Now as a recipient of standard e-invoices, the recording of purchase invoices in the accounting systems can be automated and this itself can result in achieving higher efficiency and accuracy of data in source systems. Reading data from standard e-invoices and posting it in source systems is use-case for taxpayers to consider.
2. Getting better reconciliation results
Matching purchase registered with GSTR 2A or in upcoming new GSTR 2B which has ITC related computations, is a critical activity which taxpayers need to do, for accurate ITC claim. For matching the data, the common factor used to identify comparable invoices is the invoice number, invoice date, and GSTIN of the counterparty. The matching of actual data is the next step once comparable invoices are found.
One of the biggest challenges in reconciliation has been to identify the comparable invoices because the invoice number recorded in the purchase register is not exactly the same as the invoice number provided by the supplier. Now to handle such cases the solution providers including us, have been providing fuzzy logic and combinations which can increase the probability of finding comparable invoices.
With e-invoices, this challenge can be easily overcome if IRN is used as the base of finding comparable invoice. For this to happen, the IRN needs to be tagged /stored along with the purchase invoices.
Some gaps to be handled
E-invoicing mandate is applicable to notified class of taxpayers and transaction types. ANX 1 and ANX 2 being stalled for implementation, there is no information as yet whether e-invoice data will be populated in GSTR 1. Irrespective of whether the data gets populated or not, there are certain challenges and gaps which need to be addressed.
Invoice data edited after IRN generation
IRN is made up of Supplier’s GSTIN, Invoice Number, Document Type and Financial Year. Post generation of IRN, though not recommended, the invoice could be edited while filing GSTR 1. The data of GSTR 1 will get reflected in GSTR 2. This could result in differences between the actual invoice and the auto-populated GSTR 2A (from the edited GSTR 1). Such differences can be identified with the detailed matching of all invoice fields. IRN will be useful for picking up comparable invoices.
IRN will not be available on all purchase invoices
For invoices from suppliers who are not covered under the e-invoice mandate, IRN will not be available. Taxpayers can consider deriving IRN using the logic as published by the Government and have a consistency in recording all purchase transactions. This will ensure reconciliation flow can be followed in a similar way for all purchase entries.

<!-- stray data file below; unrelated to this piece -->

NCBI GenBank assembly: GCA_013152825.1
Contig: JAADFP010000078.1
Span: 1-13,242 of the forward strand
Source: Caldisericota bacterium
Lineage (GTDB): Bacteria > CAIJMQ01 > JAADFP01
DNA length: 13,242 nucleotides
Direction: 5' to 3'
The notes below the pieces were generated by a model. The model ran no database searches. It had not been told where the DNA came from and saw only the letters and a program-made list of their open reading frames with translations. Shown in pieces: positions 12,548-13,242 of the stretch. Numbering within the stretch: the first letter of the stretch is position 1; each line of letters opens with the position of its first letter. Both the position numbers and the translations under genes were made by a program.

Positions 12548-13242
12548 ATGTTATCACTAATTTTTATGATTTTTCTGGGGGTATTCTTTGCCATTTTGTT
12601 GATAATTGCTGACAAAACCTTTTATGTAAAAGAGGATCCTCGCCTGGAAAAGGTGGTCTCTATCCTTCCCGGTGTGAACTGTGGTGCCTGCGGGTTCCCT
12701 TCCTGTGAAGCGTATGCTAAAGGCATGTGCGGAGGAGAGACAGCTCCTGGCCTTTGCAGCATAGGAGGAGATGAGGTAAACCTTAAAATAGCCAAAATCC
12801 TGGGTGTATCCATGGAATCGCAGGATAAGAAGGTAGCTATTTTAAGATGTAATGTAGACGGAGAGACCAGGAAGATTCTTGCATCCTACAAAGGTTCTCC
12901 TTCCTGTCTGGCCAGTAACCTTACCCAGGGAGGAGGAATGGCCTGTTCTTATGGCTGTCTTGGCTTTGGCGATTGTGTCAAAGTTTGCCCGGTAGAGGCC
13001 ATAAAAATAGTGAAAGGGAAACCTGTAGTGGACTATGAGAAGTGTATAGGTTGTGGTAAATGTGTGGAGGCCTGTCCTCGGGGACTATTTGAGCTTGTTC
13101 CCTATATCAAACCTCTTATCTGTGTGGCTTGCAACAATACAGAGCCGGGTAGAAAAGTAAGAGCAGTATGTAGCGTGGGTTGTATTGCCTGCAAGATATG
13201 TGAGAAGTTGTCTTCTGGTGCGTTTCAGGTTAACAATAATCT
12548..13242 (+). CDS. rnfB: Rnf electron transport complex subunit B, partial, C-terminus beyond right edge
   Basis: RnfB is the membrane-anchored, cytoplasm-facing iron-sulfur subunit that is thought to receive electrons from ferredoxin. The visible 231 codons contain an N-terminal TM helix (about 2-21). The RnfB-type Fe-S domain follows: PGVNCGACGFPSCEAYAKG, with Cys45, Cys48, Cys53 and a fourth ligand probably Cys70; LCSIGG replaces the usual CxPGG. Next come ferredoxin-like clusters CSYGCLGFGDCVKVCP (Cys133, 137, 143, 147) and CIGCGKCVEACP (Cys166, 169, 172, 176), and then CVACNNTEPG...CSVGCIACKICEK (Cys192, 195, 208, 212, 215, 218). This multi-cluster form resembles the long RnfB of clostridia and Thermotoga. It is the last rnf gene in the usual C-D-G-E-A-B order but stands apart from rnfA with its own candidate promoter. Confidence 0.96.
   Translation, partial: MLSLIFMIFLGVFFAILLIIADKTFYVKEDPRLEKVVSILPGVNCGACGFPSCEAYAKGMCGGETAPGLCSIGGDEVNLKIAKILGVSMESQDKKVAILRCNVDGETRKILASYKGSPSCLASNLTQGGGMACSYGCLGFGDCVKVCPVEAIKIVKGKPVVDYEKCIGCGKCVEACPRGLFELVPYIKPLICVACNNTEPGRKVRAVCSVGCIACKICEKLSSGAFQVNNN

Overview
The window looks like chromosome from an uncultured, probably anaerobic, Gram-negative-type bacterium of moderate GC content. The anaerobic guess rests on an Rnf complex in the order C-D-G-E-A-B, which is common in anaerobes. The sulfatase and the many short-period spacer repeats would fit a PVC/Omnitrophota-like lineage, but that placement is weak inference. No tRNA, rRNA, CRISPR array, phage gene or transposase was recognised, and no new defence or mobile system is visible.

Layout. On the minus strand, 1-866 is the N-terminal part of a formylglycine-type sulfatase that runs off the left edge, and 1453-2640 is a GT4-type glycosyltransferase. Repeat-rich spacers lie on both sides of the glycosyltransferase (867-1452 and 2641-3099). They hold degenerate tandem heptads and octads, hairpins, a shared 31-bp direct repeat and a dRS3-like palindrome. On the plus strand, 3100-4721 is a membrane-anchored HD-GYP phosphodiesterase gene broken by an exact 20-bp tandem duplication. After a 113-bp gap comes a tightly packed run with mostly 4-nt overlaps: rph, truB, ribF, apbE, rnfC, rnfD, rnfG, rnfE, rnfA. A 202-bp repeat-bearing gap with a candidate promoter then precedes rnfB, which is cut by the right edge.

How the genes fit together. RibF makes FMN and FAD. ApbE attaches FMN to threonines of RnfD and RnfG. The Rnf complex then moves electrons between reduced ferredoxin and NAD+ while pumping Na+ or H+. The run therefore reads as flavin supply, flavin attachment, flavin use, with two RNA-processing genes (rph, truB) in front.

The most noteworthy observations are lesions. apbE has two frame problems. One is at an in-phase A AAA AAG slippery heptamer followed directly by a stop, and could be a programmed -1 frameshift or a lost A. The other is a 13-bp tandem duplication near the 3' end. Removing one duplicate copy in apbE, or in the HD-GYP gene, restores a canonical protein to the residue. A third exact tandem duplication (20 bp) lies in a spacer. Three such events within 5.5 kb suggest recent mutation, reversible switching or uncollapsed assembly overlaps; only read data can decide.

The non-availability of IRN may also create challenges in obtaining complete automation. Given that e-invoice is a country-wide standard, taxpayers, as part of their procurement terms and policies, can ask their vendors to prepare invoice as per e-invoice standard even if IRN is not to be generated by them.
Alternatively, taxpayers operating within a closely dependent supply chain can get vendors to prepare invoice as per their internal standards which can enable automation.
E-invoicing is the next game-changer
As a concept, e-invoicing has many advantages to offer to all the participants – suppliers, recipients and the Government. It also opens up avenues to provide value-added solutions and services by using the highest standard, processable and recent invoice data.
The mandate currently is applicable to notified taxpayers and specified transaction types. Hence not all vendors are under the purview of e-invoicing mandate and not all data may be available in a standard format.
Taxpayers should evaluate all system and process changes and also solutions which provide for both sales and purchase side of e-invoicing.
IRIS GST, a leading GSP, is all set to make your e-invoicing journey seamless and enriching. For more details on e-invoicing mandate, download our eBook now
IRIS Onyx is an automated, integrated and seamless e-invoicing solution!
It is a one-stop e-invoicing solution that can integrate with your billing systems seamlessly in multiple ways and generate IRN with zero disruption to your business.